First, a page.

Newsletter - 15th November 2016
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The very first digital copies of birth and death register entries for England & Wales have already arrived in researchers' inboxes, as the General Register Office trials the new system. My first order, placed at 12.30pm on Wednesday 9th, was scheduled for completion the following Wednesday, but the email with PDF attached arrived at 10.09am on Monday 14th November - here's what the PDF looks like:
As you can see, it's the same information that you'd get on a certificate. True, because it isn't certified you couldn't use it in court to prove your right to an inheritance (or anything else), but that's not why we family historians order certificates, is it?
It's rather wonderful to have a copy of the death register entry for someone born in 1758, don't you think? Although I'd previously found his burial, there's more information in the death register (and I'm now frantically trying to figure out whether the informant is a relative, or just a neighbour).
Here's another death register entry which Megan forwarded to me:
I don't know about you, but many of the certificates I've been ordering recently have been death certificates for the period up to 1865. The cause of death stated on 19th century death certificates isn't always very helpful, partly because the common causes of death have changed so much over the years. For example, it was announced this week that dementia has taken over from heart disease as the leading cause of death in the UK (see this article on the BBC News site), but you won't see it on many 19th century certificates.
My great-great-great-great grandfather died at 85 from 'senectus' - which Google revealed meant 'old age', but when Google fails there's a book which usually has the answer - you'll find my 2015 review here.
After all that talk of death I felt a heart-warming story was in order - and what better than this tale of the Derbyshire couple who married 65 years after they were forced to call off their engagement in 1951 because her mother's parents didn't approve of his profession. There's a lovely photo of the happy couple in this BBC News article - not so much Derby, as Darby & Joan?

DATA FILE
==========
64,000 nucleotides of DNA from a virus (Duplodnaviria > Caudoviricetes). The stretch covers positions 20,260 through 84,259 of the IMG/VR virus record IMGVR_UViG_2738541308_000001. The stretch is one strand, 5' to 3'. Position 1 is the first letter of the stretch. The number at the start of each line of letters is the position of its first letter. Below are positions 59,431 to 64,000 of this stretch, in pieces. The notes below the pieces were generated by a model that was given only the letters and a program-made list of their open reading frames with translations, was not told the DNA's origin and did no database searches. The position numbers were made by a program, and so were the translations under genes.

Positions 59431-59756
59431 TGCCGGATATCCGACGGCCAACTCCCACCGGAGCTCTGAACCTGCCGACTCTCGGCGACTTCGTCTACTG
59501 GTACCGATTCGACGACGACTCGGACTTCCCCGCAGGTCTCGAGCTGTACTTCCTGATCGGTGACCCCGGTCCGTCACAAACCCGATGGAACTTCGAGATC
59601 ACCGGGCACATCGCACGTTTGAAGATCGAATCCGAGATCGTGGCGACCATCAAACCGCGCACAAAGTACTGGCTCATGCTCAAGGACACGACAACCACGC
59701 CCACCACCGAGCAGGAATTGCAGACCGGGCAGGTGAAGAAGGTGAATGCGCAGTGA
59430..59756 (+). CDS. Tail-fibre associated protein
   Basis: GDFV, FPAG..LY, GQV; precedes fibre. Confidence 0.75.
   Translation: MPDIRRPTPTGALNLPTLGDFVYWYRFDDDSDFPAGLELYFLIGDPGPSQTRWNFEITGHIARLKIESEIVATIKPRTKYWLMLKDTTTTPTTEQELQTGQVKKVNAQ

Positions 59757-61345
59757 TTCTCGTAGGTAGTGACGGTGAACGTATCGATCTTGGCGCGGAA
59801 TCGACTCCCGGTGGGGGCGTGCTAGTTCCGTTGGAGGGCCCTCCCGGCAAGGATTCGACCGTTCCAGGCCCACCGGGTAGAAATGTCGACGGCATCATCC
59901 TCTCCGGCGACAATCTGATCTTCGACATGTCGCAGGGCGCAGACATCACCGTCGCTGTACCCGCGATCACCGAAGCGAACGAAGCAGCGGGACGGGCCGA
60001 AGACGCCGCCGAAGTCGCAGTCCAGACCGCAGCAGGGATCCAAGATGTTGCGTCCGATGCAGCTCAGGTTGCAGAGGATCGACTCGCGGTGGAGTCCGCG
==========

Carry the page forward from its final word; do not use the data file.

LostCousins member John Pepperdine has analysed the records of over 5000 church marriages which took place in a single registration district between 1837 and 1911, comparing them against the GRO indexes (with the help of FreeBMD).
A quarter of a century ago Michael Whitfield Foster started work on a 10-year project to analyse the records held by the GRO and compare them with the GRO's own indexes, which were compiled on a quarterly basis. John's work is equally important because, although it only relates to a single registration district, it compares the locally-held registers with the GRO indexes.
John sent me a spreadsheet summarising his analysis, from which I could see that of 5150 marriages recorded in the registers of the various parish churches, there were just 4 which were completely missing, less than 0.1%, and 5 with only one person indexed. In one of those 5 cases the wrong surname seems to have been indexed, whilst 3 of the others were clearly late entries (the page number had an 'a' suffix).
John's sterling efforts confirm that mistakes were made, but I think we all knew that was inevitable. What we now know, is that relatively few church marriages were completely omitted from the GRO registers, and that's very useful knowledge, particularly since there are likely to be even fewer errors amongst register office marriages (since, unlike vicars, registrars are paid to do paperwork).